The Christians Review - Hellfire and Damnation?

 

Perhaps THE CHRISTIANS should have been subtitled, “The Battle of the Preachers” to expedite the play’s theme. When Pastor Paul (Andrew Garman) clashes with Associate Pastor Joshua (Larry Powell), and almost all of his parishioners over the concept of Hell, the question becomes just how fundamental the belief in a fiery Hell really is to the Christian faith. How important is the fear of punishment and belief in redemption to all religions?  As Pastor Paul’s parishioners question his ideas and Joshua forms his own church, even Pastor Paul’s relationship with his wife (Linda Powell) may not withstand the stress of this conundrum.

 

 

Linda Powell and Andrew Garman - Photo by Craig Schwartz

 

THE CHRISTIANS posits possible responses to questions of faith, visible and invisible, and what the faithful really want out of religion. Particularly affecting are the questions raised by quiet and gentle church congregant Jenny (movingly portrayed by Emily Donahoe), especially when she asks where - without a Hell - Hitler would spend eternity. Or another sticky point raised: does absolute tolerance require intolerance of the intolerant?

 

 

Larry Powell - Photo by Craig Schwartz

 

Playwright Lucas Knath tackles profound issues in THE CHRISTIANS, including the extent of faith, what causes people to believe, and whether the unseen can ever been seen or even felt. Is Sartre’s Hell closer to the truth than Dante’s? Or vice-versa? Director Les Waters helms this controversial production with a careful eye. Dane Laffrey’s stage set becomes a church to which the audience has been invited for the evening. Behind simple chairs for the principals is a huge and vocal choir which keeps things moving as the play begins. The personal use of microphones by each participant throughout the play may prove off-putting to some of the audience - but at least it insures that everyone hears the tricky intellectual dialog. Happily, after a few minutes, microphones fade from perception as the tale proceeds.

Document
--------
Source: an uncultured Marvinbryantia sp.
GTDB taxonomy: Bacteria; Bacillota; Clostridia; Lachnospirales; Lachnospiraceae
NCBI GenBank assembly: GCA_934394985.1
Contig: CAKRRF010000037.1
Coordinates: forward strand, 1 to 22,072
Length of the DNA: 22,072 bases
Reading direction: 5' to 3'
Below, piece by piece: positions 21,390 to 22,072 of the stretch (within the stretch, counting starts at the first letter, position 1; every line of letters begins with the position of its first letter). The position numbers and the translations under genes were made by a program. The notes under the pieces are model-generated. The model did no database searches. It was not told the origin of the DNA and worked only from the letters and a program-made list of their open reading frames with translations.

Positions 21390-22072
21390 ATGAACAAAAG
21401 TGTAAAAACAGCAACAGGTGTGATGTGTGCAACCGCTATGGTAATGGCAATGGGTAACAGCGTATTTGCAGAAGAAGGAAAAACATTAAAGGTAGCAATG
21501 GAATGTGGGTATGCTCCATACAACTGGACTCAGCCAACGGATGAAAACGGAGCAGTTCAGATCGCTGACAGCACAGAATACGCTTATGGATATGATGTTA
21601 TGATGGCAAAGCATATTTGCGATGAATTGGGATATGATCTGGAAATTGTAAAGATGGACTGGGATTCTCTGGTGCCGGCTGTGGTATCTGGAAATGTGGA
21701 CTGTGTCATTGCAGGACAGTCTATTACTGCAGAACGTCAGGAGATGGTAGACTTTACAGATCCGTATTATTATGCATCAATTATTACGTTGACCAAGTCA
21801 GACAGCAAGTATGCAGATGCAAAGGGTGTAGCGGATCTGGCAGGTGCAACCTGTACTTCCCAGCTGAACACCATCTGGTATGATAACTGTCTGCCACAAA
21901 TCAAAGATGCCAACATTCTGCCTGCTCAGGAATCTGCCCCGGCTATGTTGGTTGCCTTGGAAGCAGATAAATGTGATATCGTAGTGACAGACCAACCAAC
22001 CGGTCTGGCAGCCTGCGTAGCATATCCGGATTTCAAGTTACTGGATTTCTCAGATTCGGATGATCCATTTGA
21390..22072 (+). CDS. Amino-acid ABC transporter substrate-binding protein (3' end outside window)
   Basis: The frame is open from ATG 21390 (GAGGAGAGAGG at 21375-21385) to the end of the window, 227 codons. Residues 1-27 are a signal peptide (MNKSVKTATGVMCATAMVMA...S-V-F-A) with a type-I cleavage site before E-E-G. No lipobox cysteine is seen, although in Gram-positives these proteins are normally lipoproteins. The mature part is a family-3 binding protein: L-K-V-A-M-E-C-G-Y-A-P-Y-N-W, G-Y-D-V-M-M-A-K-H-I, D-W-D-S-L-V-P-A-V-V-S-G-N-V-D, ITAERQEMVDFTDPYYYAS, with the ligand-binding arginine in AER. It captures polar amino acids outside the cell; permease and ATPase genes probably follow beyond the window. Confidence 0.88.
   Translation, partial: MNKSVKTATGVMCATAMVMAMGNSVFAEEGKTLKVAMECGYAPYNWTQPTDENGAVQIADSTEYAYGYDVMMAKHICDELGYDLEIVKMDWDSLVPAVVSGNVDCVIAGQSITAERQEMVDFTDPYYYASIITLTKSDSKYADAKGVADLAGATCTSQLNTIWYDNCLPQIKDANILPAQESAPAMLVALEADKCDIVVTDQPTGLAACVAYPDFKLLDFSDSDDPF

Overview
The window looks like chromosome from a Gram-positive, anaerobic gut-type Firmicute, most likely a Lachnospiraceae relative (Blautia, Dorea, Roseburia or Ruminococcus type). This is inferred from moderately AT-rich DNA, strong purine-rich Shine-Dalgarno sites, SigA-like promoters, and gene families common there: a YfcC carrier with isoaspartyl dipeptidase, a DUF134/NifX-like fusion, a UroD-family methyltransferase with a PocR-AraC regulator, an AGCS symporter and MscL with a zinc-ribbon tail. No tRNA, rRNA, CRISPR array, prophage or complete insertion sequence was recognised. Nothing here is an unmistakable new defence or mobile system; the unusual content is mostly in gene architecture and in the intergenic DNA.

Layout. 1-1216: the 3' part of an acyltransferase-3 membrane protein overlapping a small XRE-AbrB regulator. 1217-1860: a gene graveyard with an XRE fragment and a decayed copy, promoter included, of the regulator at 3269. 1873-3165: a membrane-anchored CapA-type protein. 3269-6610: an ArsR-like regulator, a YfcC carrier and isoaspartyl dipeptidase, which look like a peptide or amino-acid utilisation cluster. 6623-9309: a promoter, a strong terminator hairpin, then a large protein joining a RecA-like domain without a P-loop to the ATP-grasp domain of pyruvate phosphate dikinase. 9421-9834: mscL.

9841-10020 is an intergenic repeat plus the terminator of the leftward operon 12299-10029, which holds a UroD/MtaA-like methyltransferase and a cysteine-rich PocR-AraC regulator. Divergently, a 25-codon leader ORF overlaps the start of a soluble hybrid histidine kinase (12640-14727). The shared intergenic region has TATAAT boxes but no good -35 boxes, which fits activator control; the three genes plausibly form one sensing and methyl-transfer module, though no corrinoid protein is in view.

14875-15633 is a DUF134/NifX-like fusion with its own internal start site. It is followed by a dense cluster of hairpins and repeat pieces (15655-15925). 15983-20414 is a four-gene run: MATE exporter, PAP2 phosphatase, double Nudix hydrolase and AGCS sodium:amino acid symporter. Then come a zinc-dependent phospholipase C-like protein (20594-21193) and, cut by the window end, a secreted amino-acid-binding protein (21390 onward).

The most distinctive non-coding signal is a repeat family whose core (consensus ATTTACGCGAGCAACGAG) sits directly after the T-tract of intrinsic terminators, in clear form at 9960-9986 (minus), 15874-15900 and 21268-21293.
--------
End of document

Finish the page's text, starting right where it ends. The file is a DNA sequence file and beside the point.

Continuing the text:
Andrew Garman, Linda Powell, Larry Powell, Philip Kerr, and Scott Anthony - Photo by Craig Schwartz

 

 

THE CHRISTIANS starts off slowly as Pastor Paul’s honeyed voice delivers a low-key sermon in a deceptively simple, matter-of-fact way - when suddenly the choir embarks on a spirited counterpoint. Apparently, the church has finally paid off its debts and is growing by leaps and bounds. With this news, the plot expands with increasing energy. There are no big surprises or unusual plot twists here, but rather a subdued and thought-provoking night of theater. Pastor Paul’s initial bland, lackluster affect begins to show signs of wear and tear as his supporters dwindle. Are any of the questions raised ever answered? You’ll have to see THE CHRISTIANS to find out.

 

 

Emily Donahoe, Linda Powell, and Andrew Garman - Photo by Craig Schwartz

 

THE CHRISTIANS runs until January 10, 2016, at the Mark Taper Forum (Music Center), 135 N. Grand Avenue, Los Angeles, CA 90012. Performances are Tuesday through Friday at 8 p.m., Saturday at 2:30 p.m. and 8 p.m., and Sunday at 1 p.m. and 6:30 p.m. with special performances at 8 p.m. on Monday, December 21 and December 28, 2015. No performances on Christmas Eve, Christmas Day, or New Year’s Day. Tickets range from $25 to $85. For reservations, call 213-628-2772 or go online at Center Theatre Group

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